CKR is right to be concerned about margins, but a QSR menu strategy that relies primarily on premium priced products is going to suffer, particularly in light of the significant discounts also being offered by casual dining restaurants. Earlier this month, I said with regard to CKR that holding the line on value becomes harder to do as the decline in traffic trends begin to accelerate. To that end, with Carl’s Jr. same-store sales having turned negative during the fourth quarter and 2-year average same-store transaction growth trends negative for some time now, management said just this morning that it will be testing some value menu items on its Carl’s Jr. menu, such as 1/8 lb. burgers and some other mid-tier priced items that have been successful at the company’s Hardee’s concept. Management is not calling this “discounting” because these items will not be supported by media campaigns or promoted at specific price points. Instead, these new items are expected to offer a value option to its customers. Management can call these new lower priced items whatever it wants, but the fact that the company had to change its tune somewhat by offering more value items highlights just how difficult it is to push premium priced menu items in this environment. The casual dining operators have known this for some time now and have, therefore, adapted their menus and price promotions. Some QSR players, however, continue to maintain that this premium strategy will work as an alternative to casual dining. I am not yet convinced.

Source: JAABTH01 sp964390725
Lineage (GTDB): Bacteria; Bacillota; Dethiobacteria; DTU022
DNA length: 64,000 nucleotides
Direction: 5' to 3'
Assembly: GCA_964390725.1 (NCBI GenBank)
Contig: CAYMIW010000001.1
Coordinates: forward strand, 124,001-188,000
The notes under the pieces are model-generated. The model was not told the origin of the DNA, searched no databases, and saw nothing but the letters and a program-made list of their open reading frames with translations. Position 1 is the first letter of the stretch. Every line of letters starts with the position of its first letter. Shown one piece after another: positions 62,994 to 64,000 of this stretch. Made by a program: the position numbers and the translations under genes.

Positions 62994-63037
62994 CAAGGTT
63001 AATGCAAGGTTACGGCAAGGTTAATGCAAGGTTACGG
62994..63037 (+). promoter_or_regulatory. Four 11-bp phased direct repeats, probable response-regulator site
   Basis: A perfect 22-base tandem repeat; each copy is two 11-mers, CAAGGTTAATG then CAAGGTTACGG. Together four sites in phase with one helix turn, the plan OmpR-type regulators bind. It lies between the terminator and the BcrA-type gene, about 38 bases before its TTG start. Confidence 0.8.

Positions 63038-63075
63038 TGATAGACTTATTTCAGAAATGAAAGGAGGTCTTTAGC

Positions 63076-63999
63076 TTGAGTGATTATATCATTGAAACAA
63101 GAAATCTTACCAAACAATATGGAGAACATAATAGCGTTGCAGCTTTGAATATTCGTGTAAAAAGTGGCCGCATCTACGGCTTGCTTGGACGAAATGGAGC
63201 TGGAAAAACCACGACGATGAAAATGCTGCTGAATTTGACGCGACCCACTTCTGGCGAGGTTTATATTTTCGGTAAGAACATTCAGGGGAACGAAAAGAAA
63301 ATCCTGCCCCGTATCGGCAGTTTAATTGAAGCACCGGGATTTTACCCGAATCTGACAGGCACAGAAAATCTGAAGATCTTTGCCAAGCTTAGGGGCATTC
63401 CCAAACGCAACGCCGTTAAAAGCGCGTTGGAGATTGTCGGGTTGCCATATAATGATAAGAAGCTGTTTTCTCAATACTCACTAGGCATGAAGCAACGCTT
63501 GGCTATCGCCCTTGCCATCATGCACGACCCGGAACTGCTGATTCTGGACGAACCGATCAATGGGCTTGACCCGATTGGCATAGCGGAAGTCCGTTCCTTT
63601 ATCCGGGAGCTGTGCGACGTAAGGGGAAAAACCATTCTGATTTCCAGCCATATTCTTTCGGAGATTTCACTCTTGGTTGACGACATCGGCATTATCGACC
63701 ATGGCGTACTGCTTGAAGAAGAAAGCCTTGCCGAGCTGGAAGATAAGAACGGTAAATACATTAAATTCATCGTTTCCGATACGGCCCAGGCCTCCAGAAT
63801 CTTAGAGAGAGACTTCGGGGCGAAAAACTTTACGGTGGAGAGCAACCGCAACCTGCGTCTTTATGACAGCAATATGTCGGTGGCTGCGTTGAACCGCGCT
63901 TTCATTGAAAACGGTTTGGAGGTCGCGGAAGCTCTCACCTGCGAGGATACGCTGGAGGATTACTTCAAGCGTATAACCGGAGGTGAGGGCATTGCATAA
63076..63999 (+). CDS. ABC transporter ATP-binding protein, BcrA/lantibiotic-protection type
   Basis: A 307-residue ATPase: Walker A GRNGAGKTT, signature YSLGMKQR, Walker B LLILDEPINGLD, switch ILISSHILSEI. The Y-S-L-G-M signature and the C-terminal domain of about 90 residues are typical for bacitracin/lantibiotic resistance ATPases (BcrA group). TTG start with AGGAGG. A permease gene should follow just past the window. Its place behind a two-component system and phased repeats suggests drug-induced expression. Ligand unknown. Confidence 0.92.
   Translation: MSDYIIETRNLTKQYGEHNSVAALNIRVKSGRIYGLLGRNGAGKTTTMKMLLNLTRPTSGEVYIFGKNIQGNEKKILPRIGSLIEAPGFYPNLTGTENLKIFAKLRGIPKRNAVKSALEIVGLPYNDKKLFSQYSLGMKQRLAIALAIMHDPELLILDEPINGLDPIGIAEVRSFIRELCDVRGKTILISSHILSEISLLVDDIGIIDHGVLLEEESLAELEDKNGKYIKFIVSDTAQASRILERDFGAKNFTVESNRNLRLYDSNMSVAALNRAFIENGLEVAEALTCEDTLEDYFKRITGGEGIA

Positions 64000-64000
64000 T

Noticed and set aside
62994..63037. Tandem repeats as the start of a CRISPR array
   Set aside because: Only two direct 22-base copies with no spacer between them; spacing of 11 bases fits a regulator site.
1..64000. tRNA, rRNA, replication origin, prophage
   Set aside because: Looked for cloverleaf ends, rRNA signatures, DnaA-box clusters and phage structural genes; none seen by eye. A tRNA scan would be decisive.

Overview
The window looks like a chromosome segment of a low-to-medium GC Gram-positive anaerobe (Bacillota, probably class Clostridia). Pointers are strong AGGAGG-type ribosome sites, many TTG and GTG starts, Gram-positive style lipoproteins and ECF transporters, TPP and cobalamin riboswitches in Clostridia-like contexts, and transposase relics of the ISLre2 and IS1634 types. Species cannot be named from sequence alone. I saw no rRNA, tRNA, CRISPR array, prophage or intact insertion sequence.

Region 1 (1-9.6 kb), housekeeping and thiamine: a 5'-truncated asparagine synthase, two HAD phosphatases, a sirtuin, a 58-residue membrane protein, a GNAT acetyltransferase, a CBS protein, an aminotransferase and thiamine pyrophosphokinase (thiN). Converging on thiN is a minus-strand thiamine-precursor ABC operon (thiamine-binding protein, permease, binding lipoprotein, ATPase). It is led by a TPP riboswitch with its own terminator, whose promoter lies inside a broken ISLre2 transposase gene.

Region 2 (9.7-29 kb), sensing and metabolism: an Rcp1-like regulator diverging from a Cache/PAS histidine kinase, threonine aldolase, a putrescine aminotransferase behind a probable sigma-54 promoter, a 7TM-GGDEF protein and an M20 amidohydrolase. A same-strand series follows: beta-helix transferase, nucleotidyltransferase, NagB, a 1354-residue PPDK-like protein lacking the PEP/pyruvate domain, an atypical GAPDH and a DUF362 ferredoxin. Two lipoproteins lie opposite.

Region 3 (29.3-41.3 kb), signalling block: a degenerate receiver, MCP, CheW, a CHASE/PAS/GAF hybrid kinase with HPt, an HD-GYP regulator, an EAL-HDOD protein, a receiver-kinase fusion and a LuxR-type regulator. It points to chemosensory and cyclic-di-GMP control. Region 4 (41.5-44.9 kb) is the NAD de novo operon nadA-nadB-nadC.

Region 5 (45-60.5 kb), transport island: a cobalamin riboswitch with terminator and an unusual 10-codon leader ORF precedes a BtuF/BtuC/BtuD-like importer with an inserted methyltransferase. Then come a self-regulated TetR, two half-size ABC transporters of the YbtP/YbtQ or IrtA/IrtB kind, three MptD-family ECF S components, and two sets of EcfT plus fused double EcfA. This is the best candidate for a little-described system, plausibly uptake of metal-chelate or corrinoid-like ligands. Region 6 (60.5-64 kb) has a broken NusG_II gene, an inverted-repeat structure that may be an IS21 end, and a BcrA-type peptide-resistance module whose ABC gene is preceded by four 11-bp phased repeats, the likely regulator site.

Here's who's doing what within Casual Dining:

• Chili's. On April 6, the chain will offer a "10 meals for under $7" deal. Officials declined to discuss details until closer to rollout.

• T.G.I. Friday's. This month, Friday's began a promotion featuring eight entrees priced at $9.99 — in some cases a 29% price cut. "We need to offer deep value to drive traffic," says Andrew Jordan, marketing chief.

• Applebee's. Since mid-November, the chain has offered a "2 for $20" special of two entrees and one appetizer. "While we can't fix the economic challenges, we are offering … value," says Shannon Scott, marketing chief.